Surbaugh, 58, served from 1978 through 1982 and said he never drank before entering the Army.
That changed when he was sexually assaulted, he said, and he began drinking in order to sleep.
“I felt hopeless and helpless,” he said. “And I vowed I would never feel that way again. I didn’t care if I went to jail.”
He struggled for years trying to kick his dependence on alcohol and drugs and achieved 12 years of sobriety after going through a VA 12-step program in 2002. But in 2014 he started using again. He knew the problem was different this time because he wasn’t trying to get high, he said, he was trying to die.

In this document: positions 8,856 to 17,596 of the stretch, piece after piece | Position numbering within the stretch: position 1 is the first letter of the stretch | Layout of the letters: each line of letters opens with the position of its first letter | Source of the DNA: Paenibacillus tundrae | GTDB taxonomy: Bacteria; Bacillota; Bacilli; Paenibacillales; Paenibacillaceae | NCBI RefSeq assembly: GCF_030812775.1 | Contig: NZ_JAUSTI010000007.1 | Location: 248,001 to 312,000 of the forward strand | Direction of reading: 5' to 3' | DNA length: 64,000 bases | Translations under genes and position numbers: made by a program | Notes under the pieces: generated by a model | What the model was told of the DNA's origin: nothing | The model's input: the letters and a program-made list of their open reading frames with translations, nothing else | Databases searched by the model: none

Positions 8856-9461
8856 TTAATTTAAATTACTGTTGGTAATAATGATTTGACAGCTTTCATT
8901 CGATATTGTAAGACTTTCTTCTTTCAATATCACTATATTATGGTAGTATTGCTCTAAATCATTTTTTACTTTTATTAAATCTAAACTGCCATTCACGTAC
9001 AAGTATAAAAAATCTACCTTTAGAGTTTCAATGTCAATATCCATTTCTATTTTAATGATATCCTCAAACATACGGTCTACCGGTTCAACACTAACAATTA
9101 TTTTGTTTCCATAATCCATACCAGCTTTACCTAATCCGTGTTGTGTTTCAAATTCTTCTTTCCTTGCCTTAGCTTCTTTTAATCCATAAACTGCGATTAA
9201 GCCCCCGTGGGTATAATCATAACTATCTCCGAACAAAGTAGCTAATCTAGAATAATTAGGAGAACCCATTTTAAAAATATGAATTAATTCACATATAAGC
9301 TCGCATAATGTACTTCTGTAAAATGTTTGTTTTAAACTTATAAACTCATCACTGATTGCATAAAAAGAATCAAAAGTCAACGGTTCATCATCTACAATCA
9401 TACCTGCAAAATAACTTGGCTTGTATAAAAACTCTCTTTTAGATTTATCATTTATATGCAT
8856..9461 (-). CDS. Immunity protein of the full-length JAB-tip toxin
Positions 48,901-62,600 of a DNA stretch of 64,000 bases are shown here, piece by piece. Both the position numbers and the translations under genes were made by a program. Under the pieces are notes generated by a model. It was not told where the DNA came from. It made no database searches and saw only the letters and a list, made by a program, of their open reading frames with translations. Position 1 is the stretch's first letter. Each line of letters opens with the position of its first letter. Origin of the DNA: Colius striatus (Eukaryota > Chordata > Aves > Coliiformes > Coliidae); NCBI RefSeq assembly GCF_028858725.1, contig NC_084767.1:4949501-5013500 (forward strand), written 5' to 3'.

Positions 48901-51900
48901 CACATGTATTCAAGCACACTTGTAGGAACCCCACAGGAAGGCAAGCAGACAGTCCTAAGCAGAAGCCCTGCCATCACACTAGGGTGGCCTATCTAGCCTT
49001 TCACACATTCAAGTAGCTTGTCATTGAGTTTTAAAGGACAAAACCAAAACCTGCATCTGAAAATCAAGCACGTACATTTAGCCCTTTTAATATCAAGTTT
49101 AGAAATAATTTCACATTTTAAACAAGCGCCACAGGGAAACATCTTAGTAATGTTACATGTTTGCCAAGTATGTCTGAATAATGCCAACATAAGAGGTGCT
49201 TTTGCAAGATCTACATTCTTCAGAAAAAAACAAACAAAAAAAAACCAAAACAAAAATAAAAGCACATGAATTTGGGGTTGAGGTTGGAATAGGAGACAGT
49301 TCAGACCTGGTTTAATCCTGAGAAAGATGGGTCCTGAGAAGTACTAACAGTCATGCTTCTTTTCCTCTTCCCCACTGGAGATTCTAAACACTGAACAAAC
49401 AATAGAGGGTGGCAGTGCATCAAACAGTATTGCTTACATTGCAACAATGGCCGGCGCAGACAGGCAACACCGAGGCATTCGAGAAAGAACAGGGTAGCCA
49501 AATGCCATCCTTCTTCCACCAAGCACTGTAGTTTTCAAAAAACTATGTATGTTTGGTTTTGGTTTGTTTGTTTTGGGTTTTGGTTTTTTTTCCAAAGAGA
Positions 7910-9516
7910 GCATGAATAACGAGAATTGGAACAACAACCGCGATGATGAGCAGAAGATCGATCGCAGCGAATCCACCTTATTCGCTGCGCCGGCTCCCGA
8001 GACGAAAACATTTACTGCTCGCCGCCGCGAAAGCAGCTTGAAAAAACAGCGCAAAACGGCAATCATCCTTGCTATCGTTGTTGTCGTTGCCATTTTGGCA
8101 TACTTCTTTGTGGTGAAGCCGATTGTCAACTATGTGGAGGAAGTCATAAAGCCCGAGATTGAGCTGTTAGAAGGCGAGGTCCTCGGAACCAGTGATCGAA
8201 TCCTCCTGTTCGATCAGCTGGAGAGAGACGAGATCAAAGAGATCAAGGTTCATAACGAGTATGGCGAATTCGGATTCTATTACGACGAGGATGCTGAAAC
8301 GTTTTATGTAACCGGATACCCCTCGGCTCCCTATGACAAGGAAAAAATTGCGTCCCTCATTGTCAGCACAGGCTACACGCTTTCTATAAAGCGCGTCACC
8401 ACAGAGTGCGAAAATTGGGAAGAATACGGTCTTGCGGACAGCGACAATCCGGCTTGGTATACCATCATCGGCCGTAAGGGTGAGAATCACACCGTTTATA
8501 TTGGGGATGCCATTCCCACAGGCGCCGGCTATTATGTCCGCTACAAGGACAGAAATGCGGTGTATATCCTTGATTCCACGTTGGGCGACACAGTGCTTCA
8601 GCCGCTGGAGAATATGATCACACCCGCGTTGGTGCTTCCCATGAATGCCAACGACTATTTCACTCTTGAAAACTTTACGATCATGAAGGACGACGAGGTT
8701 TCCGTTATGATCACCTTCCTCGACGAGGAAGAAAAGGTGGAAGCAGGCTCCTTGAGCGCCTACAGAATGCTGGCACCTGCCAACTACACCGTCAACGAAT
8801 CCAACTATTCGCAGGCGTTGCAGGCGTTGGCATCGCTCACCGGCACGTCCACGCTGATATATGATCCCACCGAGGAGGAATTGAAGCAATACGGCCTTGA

“The past will always catch up with you,” Surbaugh said. His doctor at the VA knew something was wrong and questioned him, he said. That’s when he first revealed what had happened to him in 1979.
“They take good care of me,” he said of the VA.
Surbaugh said he’s doing well in recovery for four years since that relapse and attends meetings and events at Traditions Clubhouse in Middletown.
The Path Forward: Addiction in Dayton